Today, desktop computers drive the most clicks on search ads and conversion events on websites. But tablets and mobile phones aren’t chopped liver, either.
These devices “assist” sales and can be very important depending on the time of day and/or where your customer is in the overall buy cycle. They are important to consider in the overall shopping journey/experience.
How can marketing managers or agencies get more credible information on what’s contributing to purchases when consumers are regularly splitting their activity between two or three devices?
I myself use a phone, a tablet, and a computer for personal use, and I use all of them at different times of the day. On top of that are intra-family (multiple phone, multiple computer) purchase considerations, not to mention work vs. home vs. school.
Attribution won’t be something we can “nail” anytime you’re dealing with a high ticket or high consideration purchase. All we can do is improve. There’s also no attribution for customers obtained through word of mouth.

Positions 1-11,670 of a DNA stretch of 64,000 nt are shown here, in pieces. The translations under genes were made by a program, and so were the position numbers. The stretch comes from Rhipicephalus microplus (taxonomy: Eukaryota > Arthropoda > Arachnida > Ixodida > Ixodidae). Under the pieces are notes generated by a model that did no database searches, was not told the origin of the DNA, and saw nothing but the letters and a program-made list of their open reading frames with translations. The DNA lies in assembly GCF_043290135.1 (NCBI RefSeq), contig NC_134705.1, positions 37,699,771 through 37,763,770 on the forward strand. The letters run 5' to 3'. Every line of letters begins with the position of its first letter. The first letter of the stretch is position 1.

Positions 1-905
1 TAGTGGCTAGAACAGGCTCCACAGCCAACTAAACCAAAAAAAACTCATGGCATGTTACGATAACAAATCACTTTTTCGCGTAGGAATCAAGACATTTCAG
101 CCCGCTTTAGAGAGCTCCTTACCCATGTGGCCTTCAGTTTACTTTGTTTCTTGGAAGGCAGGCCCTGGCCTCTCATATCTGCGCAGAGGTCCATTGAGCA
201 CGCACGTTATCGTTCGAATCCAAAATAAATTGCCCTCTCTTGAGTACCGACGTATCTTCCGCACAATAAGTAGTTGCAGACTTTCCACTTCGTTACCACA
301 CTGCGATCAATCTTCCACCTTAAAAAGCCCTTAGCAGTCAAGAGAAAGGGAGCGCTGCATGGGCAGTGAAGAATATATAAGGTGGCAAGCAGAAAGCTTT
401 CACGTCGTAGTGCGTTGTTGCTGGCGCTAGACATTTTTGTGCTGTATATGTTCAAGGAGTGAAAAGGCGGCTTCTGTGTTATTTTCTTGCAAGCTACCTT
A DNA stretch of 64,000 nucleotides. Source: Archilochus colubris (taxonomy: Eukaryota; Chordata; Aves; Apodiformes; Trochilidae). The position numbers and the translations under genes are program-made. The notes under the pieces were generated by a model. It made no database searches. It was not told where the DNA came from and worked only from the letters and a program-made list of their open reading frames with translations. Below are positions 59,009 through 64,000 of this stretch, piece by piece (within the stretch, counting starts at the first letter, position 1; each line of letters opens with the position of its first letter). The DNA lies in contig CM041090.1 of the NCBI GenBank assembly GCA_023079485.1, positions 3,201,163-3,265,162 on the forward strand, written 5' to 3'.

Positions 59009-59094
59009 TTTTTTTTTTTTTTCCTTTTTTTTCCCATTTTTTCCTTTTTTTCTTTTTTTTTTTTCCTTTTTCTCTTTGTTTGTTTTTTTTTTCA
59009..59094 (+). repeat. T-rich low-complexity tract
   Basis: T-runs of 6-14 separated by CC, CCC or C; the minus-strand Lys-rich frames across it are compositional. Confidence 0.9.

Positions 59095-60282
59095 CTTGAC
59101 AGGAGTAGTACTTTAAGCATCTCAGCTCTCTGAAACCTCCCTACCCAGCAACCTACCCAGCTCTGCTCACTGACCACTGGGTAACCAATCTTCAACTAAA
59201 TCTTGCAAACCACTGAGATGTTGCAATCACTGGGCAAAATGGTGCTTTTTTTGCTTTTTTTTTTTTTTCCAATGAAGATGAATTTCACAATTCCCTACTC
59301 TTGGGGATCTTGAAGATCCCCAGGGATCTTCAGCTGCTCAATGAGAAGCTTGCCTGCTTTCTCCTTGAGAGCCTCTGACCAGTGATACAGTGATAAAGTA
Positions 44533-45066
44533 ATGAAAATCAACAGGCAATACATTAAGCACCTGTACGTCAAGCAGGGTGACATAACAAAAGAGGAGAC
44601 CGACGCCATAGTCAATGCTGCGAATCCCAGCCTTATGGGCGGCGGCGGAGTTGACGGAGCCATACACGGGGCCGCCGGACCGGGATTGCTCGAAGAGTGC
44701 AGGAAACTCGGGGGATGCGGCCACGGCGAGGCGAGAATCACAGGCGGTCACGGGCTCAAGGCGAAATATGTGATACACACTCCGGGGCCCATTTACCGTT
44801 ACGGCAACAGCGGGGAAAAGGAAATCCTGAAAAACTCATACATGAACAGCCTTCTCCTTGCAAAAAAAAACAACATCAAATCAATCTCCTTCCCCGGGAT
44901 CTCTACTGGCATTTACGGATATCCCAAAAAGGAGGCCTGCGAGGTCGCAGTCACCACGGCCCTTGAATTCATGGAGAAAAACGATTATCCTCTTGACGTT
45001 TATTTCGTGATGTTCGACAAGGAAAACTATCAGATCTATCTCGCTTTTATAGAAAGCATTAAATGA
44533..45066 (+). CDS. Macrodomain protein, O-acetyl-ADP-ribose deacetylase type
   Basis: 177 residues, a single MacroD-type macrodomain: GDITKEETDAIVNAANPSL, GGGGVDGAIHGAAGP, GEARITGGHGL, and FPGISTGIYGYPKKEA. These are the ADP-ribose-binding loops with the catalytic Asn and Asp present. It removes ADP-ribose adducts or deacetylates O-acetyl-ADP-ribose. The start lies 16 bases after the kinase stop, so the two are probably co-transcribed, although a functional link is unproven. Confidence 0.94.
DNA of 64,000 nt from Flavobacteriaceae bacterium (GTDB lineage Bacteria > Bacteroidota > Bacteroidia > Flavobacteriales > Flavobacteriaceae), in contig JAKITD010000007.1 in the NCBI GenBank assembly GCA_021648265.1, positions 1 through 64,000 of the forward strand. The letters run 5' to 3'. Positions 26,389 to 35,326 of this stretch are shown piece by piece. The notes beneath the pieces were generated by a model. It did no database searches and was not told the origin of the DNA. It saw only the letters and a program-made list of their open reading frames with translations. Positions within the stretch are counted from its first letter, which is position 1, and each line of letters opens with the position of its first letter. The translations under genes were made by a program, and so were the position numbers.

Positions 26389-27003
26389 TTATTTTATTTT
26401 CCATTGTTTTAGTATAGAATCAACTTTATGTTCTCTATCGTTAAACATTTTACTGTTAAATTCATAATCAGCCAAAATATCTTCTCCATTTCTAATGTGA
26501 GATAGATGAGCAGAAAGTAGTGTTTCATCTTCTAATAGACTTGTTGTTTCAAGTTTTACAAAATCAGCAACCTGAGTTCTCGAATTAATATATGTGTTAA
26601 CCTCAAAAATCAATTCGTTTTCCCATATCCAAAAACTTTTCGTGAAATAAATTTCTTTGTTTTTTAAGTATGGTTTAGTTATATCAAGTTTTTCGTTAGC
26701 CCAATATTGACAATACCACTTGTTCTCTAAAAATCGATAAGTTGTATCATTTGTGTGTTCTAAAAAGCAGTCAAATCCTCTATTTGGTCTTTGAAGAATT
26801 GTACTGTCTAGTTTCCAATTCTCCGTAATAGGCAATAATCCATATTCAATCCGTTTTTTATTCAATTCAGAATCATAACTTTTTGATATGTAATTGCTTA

Attribution modeling is still in its infancy, and the industry isn’t that far along yet. This leaves it up to us (the agency or the individual company) to figure things out.
To understand this, we need to latch onto any reasonable scenarios, studies or data we might have, including new estimates that Google or others might provide.
This situation reminds me of when I started in online marketing. We looked for studies conducted by others and sought to understand what others were doing to inform our online strategy. We understood that nothing was carved in stone and things would change based on new information, new developments, and additional insight we got from our own company data and testing.
Understanding User Behavior On Different Devices
Notably, attribution breaks when people change devices. So, are there methods to help us demonstrate the phenomenon of …read more